Rep. Devin Nunes announced last night that he is leaving Congress by the end of this month/year to take a job as CEO of Trump’s new media empire. Note that Nunes, who once sued the Twitter account of Devin Nunes’ cow, is the senior Republican on the House Ways and Means Committee and would have become Chair if the Trump Party takes over the House next year. This is considered one of the most powerful positions in Washington. But Nunes, if not the cow, is moooving on to greener pastures.
Having been in closed door hearings with him leading up to the first impeachment, I can tell you definitively: Devin Nunes is straight up dumb. Can’t wait to see him “lead” Trump’s media company into the ground.
— Katie Hill (@KatieHill4CA) December 7, 2021
Okay, maybe not. The media empire appears to be just another Trump scam. Judd Legum writes that Trump’s new media company is a $1.6 billion mirage that appears to be designed to let Trump get his hands on investors’ money without ever delivering a product.
One, at the moment Trump’s signature “social media” site exists as a static page that collects email addresses. A Beta version had been promised in November, but this is all there is so far:
What is known: The Trump Media & Technology Group (TMTG) had promised the social media site would be built on “proprietary” technology but later admitted a test site used open source technology already employed by other right-wing sites. Further, Legum writes, the only people known to be involved in building this technology are Trump and Scott St. John, a game show producer who “will supposedly be involved in TMTG’s streaming service, TMTG+, which is supposed to launch sometime in 2023.” Scott St. John is the mastermind behind “Deal or No Deal” and a bunch of other short-lived games shows I managed not to have heard of.
The investor report eventually posted a “technology team” that consisted only of first names and initials — Josh A., Billy B., Vlad N., and so on. I thought I found a woman’s name — Mortada A., a designer — but it turns out this is a man’s first name in Egypt. Anyway, there is no way to check if these guys are real people or not.
Devin Nunes is real enough, but his only known technology/media management experience is suing the fake Twitter cow.
Even better — Matt Levine writes at Bloomberg that The Trump SPAC Did a PIPE. Yeah, I didn’t know what any of that meant, either. Investopedia says that a SPAC — Special Purpose Acquisition Company — “is a company that has no commercial operations and is formed strictly to raise capital through an initial public offering (IPO) for the purpose of acquiring or merging with an existing company.” And “Private investment in public equity (PIPE) is the buying of shares of publicly traded stock at a price below the current market value (CMV) per share,” Investopedia says. This is done to raise capital for the public company, although it dilutes the value of shares. Further, PIPEs aren’t subject to as many regulations as other investment transactions. Keep that in mind.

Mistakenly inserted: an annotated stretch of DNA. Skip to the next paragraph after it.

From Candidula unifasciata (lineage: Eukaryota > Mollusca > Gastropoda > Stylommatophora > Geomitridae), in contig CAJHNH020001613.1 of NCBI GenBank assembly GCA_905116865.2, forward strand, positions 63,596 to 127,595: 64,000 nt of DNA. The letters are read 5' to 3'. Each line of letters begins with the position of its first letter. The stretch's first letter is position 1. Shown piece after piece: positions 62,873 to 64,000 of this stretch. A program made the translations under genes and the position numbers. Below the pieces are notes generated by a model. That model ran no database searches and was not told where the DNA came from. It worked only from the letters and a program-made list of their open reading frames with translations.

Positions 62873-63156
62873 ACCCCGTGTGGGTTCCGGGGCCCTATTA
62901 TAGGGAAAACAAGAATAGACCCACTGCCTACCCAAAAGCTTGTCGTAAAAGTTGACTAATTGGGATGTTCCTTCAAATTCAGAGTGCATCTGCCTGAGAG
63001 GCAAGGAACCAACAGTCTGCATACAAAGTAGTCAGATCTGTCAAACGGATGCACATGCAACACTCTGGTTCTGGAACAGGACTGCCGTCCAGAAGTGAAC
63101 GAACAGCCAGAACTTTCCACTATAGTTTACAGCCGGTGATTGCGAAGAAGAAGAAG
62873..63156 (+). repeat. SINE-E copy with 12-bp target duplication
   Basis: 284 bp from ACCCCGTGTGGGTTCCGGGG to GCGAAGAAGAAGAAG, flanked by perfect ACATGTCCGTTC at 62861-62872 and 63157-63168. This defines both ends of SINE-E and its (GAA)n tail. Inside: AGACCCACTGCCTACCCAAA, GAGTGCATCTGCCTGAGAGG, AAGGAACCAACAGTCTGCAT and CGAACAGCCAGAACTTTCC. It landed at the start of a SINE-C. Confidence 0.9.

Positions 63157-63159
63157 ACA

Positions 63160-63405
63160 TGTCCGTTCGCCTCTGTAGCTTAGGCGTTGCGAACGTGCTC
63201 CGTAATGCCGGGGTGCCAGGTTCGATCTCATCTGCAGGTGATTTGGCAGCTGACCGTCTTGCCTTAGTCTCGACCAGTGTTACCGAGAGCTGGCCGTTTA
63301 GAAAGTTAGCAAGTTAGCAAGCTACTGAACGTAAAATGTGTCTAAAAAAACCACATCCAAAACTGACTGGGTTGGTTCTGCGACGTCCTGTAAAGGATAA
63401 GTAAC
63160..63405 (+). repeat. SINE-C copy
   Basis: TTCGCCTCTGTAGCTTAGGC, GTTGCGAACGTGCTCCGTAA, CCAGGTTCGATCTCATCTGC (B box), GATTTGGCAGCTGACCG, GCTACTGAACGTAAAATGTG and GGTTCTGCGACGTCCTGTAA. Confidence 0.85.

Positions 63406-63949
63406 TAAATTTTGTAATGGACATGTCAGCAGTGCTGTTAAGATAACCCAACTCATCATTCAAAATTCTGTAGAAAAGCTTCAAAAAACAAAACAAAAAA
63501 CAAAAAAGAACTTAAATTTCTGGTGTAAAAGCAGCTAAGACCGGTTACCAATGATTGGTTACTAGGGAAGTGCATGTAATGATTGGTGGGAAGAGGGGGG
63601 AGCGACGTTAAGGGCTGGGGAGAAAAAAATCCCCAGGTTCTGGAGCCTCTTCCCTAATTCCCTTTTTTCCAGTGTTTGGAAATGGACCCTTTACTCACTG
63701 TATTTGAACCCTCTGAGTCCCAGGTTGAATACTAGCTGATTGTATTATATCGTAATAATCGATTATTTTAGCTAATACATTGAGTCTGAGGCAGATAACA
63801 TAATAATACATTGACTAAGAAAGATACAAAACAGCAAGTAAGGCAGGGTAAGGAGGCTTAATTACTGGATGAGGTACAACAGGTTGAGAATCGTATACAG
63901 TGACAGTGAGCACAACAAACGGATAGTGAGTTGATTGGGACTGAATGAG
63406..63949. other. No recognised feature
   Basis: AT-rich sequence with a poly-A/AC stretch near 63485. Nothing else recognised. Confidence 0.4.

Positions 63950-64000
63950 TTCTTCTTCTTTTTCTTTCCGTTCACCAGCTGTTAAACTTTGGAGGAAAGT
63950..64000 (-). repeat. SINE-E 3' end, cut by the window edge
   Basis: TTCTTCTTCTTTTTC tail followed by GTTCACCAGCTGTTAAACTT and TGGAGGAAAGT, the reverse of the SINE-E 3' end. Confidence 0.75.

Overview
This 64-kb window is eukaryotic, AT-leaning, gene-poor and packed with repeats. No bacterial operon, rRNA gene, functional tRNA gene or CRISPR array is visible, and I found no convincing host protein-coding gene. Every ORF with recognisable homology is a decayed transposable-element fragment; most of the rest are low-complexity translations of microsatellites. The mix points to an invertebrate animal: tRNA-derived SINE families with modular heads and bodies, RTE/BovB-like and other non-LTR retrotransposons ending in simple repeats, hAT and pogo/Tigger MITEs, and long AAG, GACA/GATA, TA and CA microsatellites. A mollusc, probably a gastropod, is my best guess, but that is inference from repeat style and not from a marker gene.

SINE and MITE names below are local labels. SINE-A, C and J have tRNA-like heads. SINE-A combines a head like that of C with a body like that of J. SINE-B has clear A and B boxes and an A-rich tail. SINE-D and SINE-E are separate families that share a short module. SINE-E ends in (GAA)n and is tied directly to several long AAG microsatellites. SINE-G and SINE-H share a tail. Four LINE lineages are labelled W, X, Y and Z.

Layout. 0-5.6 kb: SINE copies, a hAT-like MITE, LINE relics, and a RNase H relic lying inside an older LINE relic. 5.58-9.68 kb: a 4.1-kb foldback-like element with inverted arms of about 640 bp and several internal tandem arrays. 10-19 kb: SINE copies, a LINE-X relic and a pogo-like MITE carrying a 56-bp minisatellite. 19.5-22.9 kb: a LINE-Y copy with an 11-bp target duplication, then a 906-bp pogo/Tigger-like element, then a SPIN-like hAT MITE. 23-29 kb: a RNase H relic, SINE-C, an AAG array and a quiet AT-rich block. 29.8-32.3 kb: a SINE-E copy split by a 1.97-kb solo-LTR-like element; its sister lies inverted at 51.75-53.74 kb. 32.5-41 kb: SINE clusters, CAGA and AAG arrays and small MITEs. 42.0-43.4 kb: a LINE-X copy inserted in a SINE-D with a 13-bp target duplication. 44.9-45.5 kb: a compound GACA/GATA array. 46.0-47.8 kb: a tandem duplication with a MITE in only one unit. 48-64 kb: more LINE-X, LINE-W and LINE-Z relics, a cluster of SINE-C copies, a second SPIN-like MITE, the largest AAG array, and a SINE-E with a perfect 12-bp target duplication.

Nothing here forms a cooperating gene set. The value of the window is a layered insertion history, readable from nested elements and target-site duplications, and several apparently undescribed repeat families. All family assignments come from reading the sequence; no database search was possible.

In this case, the SPAC is Digital World Acquisition Corp. (DWAC), which first came into existence this September. DWAC “raised $287.5 million by selling stock to investors at $10 per share,” Levine says, even though DWAC didn’t have anything to sell yet. Then in October, DWAC announced it had merged with TMTG. So DWAC is Trump’s SPAC. Levine continues,
“Trump Media & Technology Group (‘TMTG’) will soon be launching a social network, named ‘TRUTH Social,’” said the merger announcement, promising a beta launch in November. It missed that deadline. A test version of the site seemed to be just a clone of open-source social network Mastodon. TMTG’s website has a “company overview” slide deck that contains no business information and does not mention anyone involved in building its supposed technology. “This appears to be a shell company buying a shell company,” wrote Dan Primack.
Levine explains that as of yesterday, TMTG was valued $44.97 per share. And TMTG is selling stock — to DWAC — at $10 per share. In so many words, Levine says this is weird. Levine also suggests this investment — apparatus? structure? — is being set up so that Trump can keep investors’ money even if the social media empire never launches.
The grifters in The Producers had to put a real musical on the stage in hopes it would fail. This is even better; Trump doesn’t have to bother to put a real social media site on the web.
A couple of days ago, Trump announced that TMTG and DWAC the SPAC have $1 billion in capital pledged by institutional investors through subscription agreements. I don’t know if there’s any proof of that, other than Trump’s say-so. These investors have not been identified, which Forbes says is unusual. (One investor who has been named publicly is Marjorie Taylor Greene, who is reported to have given DWAC as much as $50,000.)
Elizabeth Warren, bless her, asked the SEC to look into the relationship between TMTG and DWAC over potential violations of securities laws. And the SEC is doing so, although it’s hard to see if anything will come of it.
Even so, somehow I don’t think Twitter is too worried about the potential competition.